Their canine companions will be every bit as concerned as to what is happening in their lives, as they can sense what we are dealing with in the last days and months. Dogs are more in tune with their environments and surroundings, and I truly believe, fully understand when a canine companion is near to entering the rainbow bridge. Just like us, dogs have different personalities and display sadness and grief in a number of ways. for example, their depression can be displayed by loss of appetite, disrupted sleep or sleeping all day, withdrawn and feeling disoriented and clingy. This is so sad, and again we have to hold it together for our surviving dog who had bonded with their companion. In order to help our surviving dog with his grief it is good to keep a blanket or other reminder. Pay extra attention to them but do not go overboard as to create a separation anxiety problem.
Try to keep to a routine, and over time their grief will ease and your dog’s personality will return. However, if after a few weeks they have not resumed an energy for life, a visit to your vet would be advised. Give your dog some time to adjust to losing his companion before bringing another dog into the family as they are still missing their buddy and may resent the new family member.
Anticipatory grief occurs for us dog owner’s when we begin grieving for our dog who is still living. We constantly ask the question? how will we cope without them? Experiencing, a deep sadness whilst holding it together for our terminally ill dog. This pain becomes acute when your beautiful beloved dog passes over, and crosses the Rainbow Bridge. Give yourself permission to grieve. Your dog was a family member. Healthy coping mechanisms include crying, screaming, and taking all the time you need to come to terms with your loss. I advise my clients who are going through this tough road to take flower essences to get through each day from the start of this sad journey to the end and afterwards, until we can think about our beloved companion with a smile. Knowing that they will be in our heats for ever.
Bach Flower remedies for Grief
Sweet Chestnut – Helps in situations when we are overwhelmed with despair after a loss
Star of Bethlehem – Helps in situations of shock and trauma when we refuse to accept loss of a loved one feeling paralyzed in grief.
Gorse – is a remedy for feeling overwhelmed, feelings of total hopelessness, in a depressive state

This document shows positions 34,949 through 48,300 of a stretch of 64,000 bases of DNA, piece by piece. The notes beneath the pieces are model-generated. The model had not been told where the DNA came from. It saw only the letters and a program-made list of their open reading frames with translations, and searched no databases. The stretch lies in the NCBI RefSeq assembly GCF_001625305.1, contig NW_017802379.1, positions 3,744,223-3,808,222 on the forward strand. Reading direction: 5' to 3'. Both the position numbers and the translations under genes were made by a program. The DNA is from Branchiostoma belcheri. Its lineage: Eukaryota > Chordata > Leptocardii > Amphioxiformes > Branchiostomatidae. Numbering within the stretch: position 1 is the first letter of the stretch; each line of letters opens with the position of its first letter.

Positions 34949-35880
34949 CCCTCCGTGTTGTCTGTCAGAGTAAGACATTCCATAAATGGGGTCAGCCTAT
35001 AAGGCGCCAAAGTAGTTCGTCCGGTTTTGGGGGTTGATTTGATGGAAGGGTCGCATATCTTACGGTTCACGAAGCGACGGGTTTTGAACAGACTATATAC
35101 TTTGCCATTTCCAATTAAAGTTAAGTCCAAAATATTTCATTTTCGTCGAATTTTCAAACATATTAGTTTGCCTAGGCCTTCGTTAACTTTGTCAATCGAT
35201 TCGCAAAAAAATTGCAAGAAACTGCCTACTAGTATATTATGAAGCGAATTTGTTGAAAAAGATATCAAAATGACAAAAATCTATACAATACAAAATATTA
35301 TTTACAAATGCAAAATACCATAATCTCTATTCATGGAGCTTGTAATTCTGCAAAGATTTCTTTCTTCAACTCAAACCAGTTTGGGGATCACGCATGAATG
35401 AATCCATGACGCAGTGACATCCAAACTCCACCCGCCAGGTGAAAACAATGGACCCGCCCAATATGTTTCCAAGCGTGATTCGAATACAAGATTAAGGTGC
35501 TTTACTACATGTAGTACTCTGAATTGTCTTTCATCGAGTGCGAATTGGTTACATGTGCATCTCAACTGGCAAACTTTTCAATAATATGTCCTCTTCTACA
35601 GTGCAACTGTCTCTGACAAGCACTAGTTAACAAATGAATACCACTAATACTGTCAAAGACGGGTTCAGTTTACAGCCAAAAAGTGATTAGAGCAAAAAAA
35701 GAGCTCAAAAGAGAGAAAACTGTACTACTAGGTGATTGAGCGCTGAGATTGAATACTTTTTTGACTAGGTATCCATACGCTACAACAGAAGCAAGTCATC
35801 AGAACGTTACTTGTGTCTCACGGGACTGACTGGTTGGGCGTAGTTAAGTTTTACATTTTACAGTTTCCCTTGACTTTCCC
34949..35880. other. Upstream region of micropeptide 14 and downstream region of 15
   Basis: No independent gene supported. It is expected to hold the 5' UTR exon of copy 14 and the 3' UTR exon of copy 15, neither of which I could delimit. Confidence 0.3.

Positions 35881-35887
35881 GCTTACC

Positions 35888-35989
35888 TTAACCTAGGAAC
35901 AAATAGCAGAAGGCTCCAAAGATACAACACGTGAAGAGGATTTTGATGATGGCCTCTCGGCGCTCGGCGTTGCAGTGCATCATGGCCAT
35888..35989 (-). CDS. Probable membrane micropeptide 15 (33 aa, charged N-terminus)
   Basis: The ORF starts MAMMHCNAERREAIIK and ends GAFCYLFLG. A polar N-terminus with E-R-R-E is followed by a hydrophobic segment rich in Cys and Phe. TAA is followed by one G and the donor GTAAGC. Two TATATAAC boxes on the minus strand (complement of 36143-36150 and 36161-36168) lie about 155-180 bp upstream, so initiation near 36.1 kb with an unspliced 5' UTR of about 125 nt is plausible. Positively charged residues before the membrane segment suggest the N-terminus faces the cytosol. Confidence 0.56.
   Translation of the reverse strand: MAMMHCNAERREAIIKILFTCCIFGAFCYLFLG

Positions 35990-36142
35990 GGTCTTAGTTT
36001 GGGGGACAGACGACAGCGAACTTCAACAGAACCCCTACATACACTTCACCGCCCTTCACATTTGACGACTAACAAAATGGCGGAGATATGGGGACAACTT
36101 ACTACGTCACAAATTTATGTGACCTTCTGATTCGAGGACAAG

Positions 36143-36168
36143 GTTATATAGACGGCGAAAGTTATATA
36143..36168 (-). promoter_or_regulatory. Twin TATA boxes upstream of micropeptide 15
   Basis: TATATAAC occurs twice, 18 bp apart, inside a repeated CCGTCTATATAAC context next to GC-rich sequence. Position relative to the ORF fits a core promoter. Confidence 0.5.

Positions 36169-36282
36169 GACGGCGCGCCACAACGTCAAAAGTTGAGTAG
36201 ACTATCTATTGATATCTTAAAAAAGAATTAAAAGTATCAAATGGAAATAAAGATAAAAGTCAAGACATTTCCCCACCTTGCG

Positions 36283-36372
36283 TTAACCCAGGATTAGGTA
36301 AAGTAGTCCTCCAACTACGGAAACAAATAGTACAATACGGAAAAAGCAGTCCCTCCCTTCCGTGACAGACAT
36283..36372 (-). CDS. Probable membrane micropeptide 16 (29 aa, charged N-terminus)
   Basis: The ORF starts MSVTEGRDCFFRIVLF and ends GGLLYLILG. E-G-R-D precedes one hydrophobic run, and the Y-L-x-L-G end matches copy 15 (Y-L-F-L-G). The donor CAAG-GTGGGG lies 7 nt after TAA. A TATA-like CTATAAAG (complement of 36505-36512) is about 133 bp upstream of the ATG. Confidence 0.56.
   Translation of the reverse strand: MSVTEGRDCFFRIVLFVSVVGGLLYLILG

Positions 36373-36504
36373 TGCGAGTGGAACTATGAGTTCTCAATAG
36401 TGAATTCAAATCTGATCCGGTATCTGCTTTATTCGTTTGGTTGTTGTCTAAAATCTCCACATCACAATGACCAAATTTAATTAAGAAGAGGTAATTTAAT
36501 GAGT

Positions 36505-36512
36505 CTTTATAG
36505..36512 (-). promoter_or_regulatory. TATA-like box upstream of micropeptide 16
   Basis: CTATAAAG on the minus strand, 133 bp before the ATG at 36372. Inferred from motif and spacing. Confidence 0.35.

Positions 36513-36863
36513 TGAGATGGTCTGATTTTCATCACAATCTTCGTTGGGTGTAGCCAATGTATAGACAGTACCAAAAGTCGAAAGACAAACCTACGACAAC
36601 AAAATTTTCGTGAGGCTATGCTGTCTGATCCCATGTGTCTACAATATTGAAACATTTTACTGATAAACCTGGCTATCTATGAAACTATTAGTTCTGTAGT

Walnut - helps us adapt to new circumstances
|Posted on 8 August, 2019 at 5:50||comments (0)|
Puppy And Kitten Socialization
Socialisation begins with your puppy from the moment they are born from their mother and interaction with their siblings. Puppies are extremely dependent on their mothers for the first weeks of their lives. They learn important social skills from their mother and siblings so it is vital that they are not taken from their mother before six to eight weeks. Between 3 to 12 weeks puppies should be introduced to humans. Each puppy should be given daily individual attention in order for them to have positive interaction with people for when it is time to leave their mother and siblings.
If puppies are separated from a litter too soon, some health and behavioural problems can arise such as decreased learning ability, separation anxiety, poor physical condition and decreased weight gain. However, tempting it may be to give new - born puppies to their new human family when the puppies are born, it is a crucial time in their lives to be with their mother and siblings. If this timeline is not followed puppies could develop problems in later life and the mother can experience medical problems.
During their first six to eight-week period with their mother, supplemental feeding should be given and the final weaning should take place, as it is important that weaning from the mother be a gradual process for both the mother’s health and the health of her puppies.
When you take your puppy home remember that the first 12 weeks are the most important and they have experienced six to eight weeks learning from their mother so it is your job to add new experiences to their daily lives, but, that does not mean that you are finished when you get to week 12, as it is important to expose your puppy to new things through to, and throughout adulthood. This is critical for their mental health and future confidence and happiness which can reduce aggressive and fearful behaviour. When a puppy feels safe, they are curious and intrigued with life and their outside world which is a joy to be part of.